Southern Alberta is going to have a front row seat to an event that hasn't happened in 150 years, a Super Blue Blood Moon Eclipse in the early morning hours on Wednesday, January 31st.
High River Astronomer James Durbano with the Big Sky Astronomical Society says this one is special for a couple of reasons.
"It corresponds with what is called the Blue Moon, which is the term given to the second full moon in a calendar month," said Durbano. "January 31st is the second full moon of the month. We started off January 1st with a full moon and here we have another one."
Durbano said it is also a Perigee full moon also more commonly known as a Super Moon when the Moon is closer to the earth and it appears larger.
This is the first time in 150 years all three elements have come together for this event.
The eclipse starts at 4:47 a.m. and ends at 8:11 with the best part taking place between 5:51 to 7:08.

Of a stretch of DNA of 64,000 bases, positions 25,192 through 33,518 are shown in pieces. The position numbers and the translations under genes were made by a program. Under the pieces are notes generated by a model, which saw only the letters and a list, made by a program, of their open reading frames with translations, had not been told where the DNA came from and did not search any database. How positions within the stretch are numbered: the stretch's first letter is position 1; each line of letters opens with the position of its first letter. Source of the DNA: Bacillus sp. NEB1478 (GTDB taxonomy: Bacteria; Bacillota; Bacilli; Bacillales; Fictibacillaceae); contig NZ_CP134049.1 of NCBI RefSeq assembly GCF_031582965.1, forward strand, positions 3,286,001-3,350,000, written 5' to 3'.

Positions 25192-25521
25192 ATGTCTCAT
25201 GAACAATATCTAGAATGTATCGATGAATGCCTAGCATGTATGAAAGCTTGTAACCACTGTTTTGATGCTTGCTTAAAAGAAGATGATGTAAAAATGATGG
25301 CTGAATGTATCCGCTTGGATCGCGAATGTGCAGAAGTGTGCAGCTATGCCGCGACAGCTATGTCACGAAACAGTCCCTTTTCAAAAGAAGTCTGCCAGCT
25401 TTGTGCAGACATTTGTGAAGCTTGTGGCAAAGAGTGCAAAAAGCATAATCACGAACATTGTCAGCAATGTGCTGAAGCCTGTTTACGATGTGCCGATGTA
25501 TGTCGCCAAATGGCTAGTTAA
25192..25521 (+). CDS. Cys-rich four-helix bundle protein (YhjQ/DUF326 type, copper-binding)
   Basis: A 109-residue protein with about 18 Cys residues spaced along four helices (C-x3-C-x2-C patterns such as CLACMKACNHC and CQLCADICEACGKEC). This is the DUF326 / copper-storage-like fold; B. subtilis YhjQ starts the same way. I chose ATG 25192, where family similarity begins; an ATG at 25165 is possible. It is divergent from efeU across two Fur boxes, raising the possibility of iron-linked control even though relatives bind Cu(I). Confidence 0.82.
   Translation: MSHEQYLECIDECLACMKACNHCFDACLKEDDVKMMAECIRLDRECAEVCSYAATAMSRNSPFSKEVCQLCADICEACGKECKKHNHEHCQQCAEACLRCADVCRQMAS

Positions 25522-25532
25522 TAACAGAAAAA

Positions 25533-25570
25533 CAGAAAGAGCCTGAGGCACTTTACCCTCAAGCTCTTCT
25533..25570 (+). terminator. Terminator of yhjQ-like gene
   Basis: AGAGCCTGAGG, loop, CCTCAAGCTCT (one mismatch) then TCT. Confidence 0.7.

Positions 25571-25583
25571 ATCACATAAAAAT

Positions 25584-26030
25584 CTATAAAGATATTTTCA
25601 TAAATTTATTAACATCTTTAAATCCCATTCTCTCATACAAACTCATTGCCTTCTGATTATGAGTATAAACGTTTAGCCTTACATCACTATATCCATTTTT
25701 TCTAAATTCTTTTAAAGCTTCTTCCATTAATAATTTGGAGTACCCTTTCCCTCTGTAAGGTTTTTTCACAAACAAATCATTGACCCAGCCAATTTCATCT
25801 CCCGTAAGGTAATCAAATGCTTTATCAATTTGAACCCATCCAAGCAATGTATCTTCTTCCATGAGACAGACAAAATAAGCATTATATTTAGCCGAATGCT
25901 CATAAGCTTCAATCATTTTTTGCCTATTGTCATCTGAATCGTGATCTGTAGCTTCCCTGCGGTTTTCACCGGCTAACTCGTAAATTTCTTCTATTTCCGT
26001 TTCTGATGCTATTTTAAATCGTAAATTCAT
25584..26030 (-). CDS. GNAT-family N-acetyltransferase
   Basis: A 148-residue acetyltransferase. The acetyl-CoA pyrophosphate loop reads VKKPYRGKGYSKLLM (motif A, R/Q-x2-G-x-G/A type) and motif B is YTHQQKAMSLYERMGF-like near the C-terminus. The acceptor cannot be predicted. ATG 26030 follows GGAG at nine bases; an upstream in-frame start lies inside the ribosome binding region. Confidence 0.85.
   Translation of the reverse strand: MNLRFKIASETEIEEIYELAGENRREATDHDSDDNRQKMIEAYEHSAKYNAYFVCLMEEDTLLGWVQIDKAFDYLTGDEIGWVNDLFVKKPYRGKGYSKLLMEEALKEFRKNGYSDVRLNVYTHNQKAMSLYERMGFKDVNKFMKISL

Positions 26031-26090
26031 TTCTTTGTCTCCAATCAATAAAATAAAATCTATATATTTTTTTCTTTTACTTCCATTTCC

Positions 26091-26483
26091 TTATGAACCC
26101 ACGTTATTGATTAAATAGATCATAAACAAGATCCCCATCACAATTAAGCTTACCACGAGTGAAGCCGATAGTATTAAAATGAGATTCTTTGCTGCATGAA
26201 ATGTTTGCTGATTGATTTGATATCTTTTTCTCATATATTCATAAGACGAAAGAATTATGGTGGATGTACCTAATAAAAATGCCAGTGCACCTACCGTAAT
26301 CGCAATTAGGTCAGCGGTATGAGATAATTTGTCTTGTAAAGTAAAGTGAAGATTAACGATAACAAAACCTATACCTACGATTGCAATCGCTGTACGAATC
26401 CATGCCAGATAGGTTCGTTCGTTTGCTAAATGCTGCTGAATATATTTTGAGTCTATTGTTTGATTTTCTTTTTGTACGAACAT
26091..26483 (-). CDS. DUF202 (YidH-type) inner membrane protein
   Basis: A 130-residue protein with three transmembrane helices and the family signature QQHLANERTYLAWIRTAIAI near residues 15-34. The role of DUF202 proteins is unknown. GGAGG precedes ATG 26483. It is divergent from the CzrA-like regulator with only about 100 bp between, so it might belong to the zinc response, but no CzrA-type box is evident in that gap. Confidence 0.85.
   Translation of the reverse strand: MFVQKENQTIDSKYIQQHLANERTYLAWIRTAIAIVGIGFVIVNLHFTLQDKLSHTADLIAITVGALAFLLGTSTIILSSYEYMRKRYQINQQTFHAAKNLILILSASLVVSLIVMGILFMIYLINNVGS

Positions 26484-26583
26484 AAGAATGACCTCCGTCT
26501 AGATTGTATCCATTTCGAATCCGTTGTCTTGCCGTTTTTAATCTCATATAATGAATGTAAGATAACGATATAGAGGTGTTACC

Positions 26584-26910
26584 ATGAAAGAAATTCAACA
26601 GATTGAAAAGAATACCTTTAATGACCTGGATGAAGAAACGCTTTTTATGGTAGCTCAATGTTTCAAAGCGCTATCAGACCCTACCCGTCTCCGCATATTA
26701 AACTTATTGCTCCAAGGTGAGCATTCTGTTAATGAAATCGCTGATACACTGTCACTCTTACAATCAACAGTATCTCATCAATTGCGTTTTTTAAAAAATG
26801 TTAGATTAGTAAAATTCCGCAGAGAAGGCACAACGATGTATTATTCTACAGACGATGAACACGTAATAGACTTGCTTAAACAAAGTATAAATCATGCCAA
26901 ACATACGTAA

"The exciting part, the part that everybody wants to see is when the moon is red. That actually begins an hour later at 5:51 and lasts till 7:08."
After 7:08 the moon starts to come out of the earths shadow and just after 8 a.m. it will set behind the Rocky Mountains.
It is also an easy event to take part in as it is easily seen by just your eyes but anyone looking for a bit more of a view the Big Sky Astronomical Society will have a telescope set up, but they haven't picked the spot just yet.
"As long as it isn't totally overcast we will announce that on social media."
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